Four preschools a day damaged or destroyed in Ukraine
An average of four preschools a day have been damaged or destroyed in the war in Ukraine, putting children’s early development in jeopardy as the new school year begins, says Save the Children.
Since the war escalated on 24 February, 822 preschools have come under attack, including 74 that have been completely destroyed, according to the Ministry of Education and Science.
Parents in many parts of Ukraine are now struggling to ensure their young children’s early learning needs are met while their country is at war.
Darya-, 28, fled her home in eastern Ukraine with her three-year-old daughter earlier this year. Darya explained that she has felt lost playing the role of teacher while preschool is closed.
"It is very difficult for me to contribute to my children’s learning process. We have been displaced from our home so all my thoughts are busy looking for work and housing," said Darya, whose daughter has become very withdrawn since the war escalated and does not make eye contact with other people.
The war has severely reduced access to in-person learning for all students in Ukraine, with more than 2,400 education facilities from preschool to university damaged or destroyed in six months of war. Numerous other schools have been converted into shelters for displaced families.
While many children in Ukraine will keep up with school through online learning, others have had to put their education on hold, especially those living in areas with active fighting and limited access to internet or devices, and those fleeing the country.
Only 50% of schools in Ukraine will be open for in-person learning this September, according to the Minister of Social Policy of Ukraine. Students can return to the classroom in places where it is safe to do so and if their school has a protective structure in case of an attack. However, many schools remain closed as authorities continue to build shelters and repair damage from shelling and bombing.
Save the Children is concerned that reduced early learning opportunities will take a toll on young children’s futures and widen pre-existing learning gaps, impacting students in areas with active fighting the hardest.
Sonia Khush, Save the Children’s Country Director in Ukraine, said:
"One of the best ways for young children to learn is through structured play. Although online preschool can be effective, you have to ensure young children are learning in a safe environment, have the opportunity to socialise with other children, and a parent or guardian is present to help guide the lessons if needed. That’s not always possible for families in parts of Ukraine who are fleeing violence, have poor Internet connectivity, or have more children than they do computers.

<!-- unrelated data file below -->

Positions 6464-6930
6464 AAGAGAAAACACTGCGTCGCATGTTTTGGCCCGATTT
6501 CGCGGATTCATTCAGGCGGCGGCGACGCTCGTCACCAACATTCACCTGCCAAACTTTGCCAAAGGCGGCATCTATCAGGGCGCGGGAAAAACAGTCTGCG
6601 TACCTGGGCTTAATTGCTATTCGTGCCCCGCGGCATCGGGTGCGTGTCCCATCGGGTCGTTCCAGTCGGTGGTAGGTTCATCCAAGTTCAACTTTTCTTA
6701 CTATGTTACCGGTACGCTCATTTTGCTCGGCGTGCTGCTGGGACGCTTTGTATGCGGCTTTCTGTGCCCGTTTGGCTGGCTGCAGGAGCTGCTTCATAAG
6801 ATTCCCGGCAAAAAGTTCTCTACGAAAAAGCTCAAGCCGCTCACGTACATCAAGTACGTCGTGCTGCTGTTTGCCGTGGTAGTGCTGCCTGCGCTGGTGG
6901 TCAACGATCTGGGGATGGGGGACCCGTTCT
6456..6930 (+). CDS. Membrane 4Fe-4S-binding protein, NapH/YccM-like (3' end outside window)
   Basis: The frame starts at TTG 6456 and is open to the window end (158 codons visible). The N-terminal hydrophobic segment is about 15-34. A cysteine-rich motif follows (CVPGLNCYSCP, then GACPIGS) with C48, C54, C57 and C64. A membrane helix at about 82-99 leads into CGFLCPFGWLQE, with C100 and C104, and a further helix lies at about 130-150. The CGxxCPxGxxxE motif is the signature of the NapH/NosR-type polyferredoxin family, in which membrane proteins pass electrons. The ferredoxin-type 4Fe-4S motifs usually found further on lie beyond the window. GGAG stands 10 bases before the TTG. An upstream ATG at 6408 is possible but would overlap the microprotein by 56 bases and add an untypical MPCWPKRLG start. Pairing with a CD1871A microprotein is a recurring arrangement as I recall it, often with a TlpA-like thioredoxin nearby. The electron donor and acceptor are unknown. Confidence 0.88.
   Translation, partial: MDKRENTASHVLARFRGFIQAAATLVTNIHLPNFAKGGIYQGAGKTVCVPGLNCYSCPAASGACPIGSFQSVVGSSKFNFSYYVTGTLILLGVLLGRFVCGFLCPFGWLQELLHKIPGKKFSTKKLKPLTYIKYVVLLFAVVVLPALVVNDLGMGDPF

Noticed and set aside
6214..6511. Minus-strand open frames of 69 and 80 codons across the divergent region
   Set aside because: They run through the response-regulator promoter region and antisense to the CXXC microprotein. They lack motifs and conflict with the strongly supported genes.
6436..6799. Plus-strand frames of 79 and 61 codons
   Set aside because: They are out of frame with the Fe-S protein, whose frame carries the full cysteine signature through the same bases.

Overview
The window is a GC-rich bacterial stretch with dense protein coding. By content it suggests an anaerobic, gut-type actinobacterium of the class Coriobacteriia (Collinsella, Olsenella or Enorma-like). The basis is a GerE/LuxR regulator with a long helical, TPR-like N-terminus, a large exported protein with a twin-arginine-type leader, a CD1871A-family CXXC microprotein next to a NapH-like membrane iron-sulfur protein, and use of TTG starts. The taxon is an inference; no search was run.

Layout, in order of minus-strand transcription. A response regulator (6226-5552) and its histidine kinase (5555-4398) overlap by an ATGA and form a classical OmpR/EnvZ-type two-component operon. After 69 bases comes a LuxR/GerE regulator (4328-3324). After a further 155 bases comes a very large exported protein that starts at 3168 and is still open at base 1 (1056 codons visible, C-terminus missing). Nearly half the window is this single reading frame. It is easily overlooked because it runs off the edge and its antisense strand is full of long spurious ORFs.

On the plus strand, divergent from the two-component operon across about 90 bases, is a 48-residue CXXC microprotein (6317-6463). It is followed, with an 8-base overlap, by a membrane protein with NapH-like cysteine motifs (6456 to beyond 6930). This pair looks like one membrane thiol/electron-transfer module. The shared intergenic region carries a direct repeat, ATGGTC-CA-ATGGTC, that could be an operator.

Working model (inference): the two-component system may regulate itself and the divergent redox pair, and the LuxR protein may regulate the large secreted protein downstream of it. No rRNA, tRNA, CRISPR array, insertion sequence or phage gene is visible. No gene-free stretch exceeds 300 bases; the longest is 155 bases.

"A child’s right to quality education does not end in times of emergency .Access to safe education provides stability and protects children from harm. It also gives them a sense of normalcy, and the chance to play and have fun."
Preschool is a critical time in a child’s life for growth and development and helps them build a solid foundation for their future. In times of crisis, preschool can help children cope with their grief through arts and crafts.
Anna is a psychologist working at a Save the Children supported summer school in Poland for children who have fled Ukraine. She explained that she finds the best way to support displaced children is to make sure they feel heard.
"Attention is very important for them right now. Each of them comes up to me and takes my hand, says: ‘Look, this is my drawing.’ I only have 45 minutes for each group, but it is important for me to pay attention to every child. They really need their pain and fear to be heard now," said Anna.
The prolonged exposure to war, stress and uncertainty can be extremely upsetting for all children and lead to a state of toxic stress, the most dangerous form of stress a child can experience. Toxic stress is caused by strong, frequent or prolonged adversity without adequate support. If left untreated, toxic stress can have a long-lasting effects on children's health and wellbeing.
Khush continued : " Whether children from Ukraine are learning online or offline this academic year, it must be in best interest of the child. All children must have access to a safe learning environment where they can receive a quality education and access mental health support to cope with their grief. This is why it is imperative that damaged schools in Ukraine are repaired, internally displaced families living in classrooms have alternative housing, and that all children can safely get back to school."
All children have the right to a safe education under the Universal Declaration of Human Rights and the UN Convention for the Rights of the Child (UNCRC).
While fighting is ongoing, there are international legal obligations to take all necessary precautions to protect civilians and civilian objects, including schools and hospitals, which are protected under International Humanitarian Law. The use of explosive weapons in populated areas must be avoided as it puts children at risk of bodily harm.
Inside Ukraine, Save the Children and local partners are providing shelter, food, cash, fuel, psychological support, and baby and hygiene kits to displaced families.
Save the Children has been operating in Ukraine since 2014, delivering humanitarian aid to children and their families. It is now supporting refugee families across Europe and helping children to access education and other critical services.